Life Lesson: The Mountain Will Win and Your Wife is Right
Years ago I took my four-wheeler for a Saturday spin near Mt. Charleston (Nevada). It’s not too far from my home in northwest Las Vegas and there was a spot on top of one of the peaks I’d been itching to try and reach. Of course, I took on this adventure by myself — genius that I am — with the idea my invincibility would keep me out of any real trouble.
I drove my quad up the short ramps into the back of my truck bed, strapped it down, hopped in the cab of the truck, and was off!
Stopping at a spot just off the main road, a couple turns off the pavement, I found an empty area in the brush and parked. Lifting myself on the tailgate, I started the engine to let it warm up. After unstrapping the quad, I pulled on my gloves and a full-face helmet. The ramps in place, I climbed back into the truck bed and swung my leg up and over the seat. Reaching back with my right hand, I released the bent-over pole harboring a small flag atop it. The flag sprung to life, it’s six-foot mast waving over my head.
Pressing down the footbrake, I flipped the gear lever into reverse and eased down the ramp. Clear of the truck, I flipped the gear lever into high and was off!
Riding through a number of different terrains (dirt, sand, rock), I zig-zagged in the general direction of the peak that was capped off with a worn-out looking, white transmitter station. The ride up was exhilarating, but not too challenging. Reaching the summit, I turned off my quad and removed my helmet.
Climbing off of the quad, I walked around the old transmitter site and took in the view; high-desert at its finest. The air was crisp. The sun was shining. Not another person in sight. Just me, my quad, and the top of the mountain.
After capturing a few pictures with my phone, I put my helmet and fired up the quad for my descent. Thinking the ride up was pretty tame, I decided to try and find a different way back down the side of the mountain. I followed a road part way down and then discovered a power line with a ‘sketchy trail’ next to it just off the main road. Perfect. Very doable. I thought, “May have to put the quad in four-wheel drive. That’s what it’s for.”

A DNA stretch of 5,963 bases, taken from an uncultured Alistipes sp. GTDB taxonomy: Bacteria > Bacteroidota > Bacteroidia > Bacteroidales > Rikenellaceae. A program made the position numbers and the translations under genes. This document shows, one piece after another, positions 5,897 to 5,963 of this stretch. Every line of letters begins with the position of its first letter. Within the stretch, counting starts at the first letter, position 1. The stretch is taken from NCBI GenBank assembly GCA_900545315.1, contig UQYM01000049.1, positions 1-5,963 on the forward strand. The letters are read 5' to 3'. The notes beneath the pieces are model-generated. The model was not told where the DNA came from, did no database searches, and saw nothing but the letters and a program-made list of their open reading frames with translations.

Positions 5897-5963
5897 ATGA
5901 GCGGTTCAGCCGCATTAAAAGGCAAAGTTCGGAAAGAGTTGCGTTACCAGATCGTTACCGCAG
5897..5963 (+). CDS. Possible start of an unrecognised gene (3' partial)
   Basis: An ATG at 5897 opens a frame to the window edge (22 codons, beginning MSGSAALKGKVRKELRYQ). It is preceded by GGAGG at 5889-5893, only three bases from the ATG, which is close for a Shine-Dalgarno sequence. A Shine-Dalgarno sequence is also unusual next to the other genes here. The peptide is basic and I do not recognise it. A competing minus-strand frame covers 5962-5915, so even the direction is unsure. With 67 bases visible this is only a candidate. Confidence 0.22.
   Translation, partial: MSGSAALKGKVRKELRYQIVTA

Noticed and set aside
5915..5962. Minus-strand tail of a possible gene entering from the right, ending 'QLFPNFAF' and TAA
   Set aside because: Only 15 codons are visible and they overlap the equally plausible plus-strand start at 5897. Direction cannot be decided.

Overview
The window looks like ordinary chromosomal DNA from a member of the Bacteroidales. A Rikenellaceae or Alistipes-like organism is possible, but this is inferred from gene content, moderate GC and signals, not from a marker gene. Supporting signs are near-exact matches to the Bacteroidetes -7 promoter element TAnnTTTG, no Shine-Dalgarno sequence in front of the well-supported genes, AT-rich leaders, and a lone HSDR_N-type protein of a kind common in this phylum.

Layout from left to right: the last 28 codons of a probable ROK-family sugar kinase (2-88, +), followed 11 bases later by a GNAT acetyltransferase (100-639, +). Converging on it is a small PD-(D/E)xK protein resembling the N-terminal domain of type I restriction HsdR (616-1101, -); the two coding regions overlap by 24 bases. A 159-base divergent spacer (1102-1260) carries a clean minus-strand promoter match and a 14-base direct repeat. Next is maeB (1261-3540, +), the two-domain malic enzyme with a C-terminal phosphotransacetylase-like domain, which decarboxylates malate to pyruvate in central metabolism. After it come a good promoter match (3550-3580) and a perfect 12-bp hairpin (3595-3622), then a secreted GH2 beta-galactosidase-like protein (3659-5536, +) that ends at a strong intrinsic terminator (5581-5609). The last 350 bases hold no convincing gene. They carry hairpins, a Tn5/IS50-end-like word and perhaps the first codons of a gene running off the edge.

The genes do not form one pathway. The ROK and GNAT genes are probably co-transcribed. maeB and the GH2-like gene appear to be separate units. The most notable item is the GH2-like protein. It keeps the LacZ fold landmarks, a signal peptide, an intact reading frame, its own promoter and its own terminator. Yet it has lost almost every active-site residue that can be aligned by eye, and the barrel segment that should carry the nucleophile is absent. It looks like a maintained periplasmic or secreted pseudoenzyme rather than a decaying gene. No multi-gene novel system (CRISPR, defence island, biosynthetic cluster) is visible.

I started down the trail, no worries. After about 30 yards I tried to slow then stop my descent. Nope.
It turns out the trail was made up of shale that was covered in a dusting of forest debris from the trees. Every time I tried to apply the brakes, my quad would slide a short distance further. I considered trying to turn my quad around, but the shale was too loose and instead decided to make other plans on my behalf. With no recourse, I continued down the trail.
There were a couple of times I considered fastening the front bumper of my quad with a rope to a nearby tree and then trying to flip it around. I had the rope in a bag strapped to the back of the quad. But, in all my wisdom and invincibility, my genius decided, “Nah. I got this.”
At this point, I am about 75 yards from where I left the road above me. The point of no-return and sanity was behind me about 45 yards in the same direction.
I reached a point where there was a small gully in front of me. The trail cut across it at a little bit of an angle. Again, my mind in Einstein mode, “I can cut across it with a little speed.”
Leaning forward on the balls of my feet, barely off the seat, I took a run at the gully.
“Charge!” I announced, as my front tire front tire assaulted the gully.
The gully had other plans.
“Nope, not gonna happen,” the gully replied and swallowed my tire, hungrily pulling the rest of the quad into its grasp.
I can only give you my perception of what happened at this point. You see, I remember saying, “Oh crap!” Really, that’s what I said (sorry mom). The next thing I knew my quad was rolling length-wise down my body. With me face-down on the ground, the quad started at my head (whew, full-face helmet), pressing it into the shale and brush, continuing down my back and ending upright on my legs.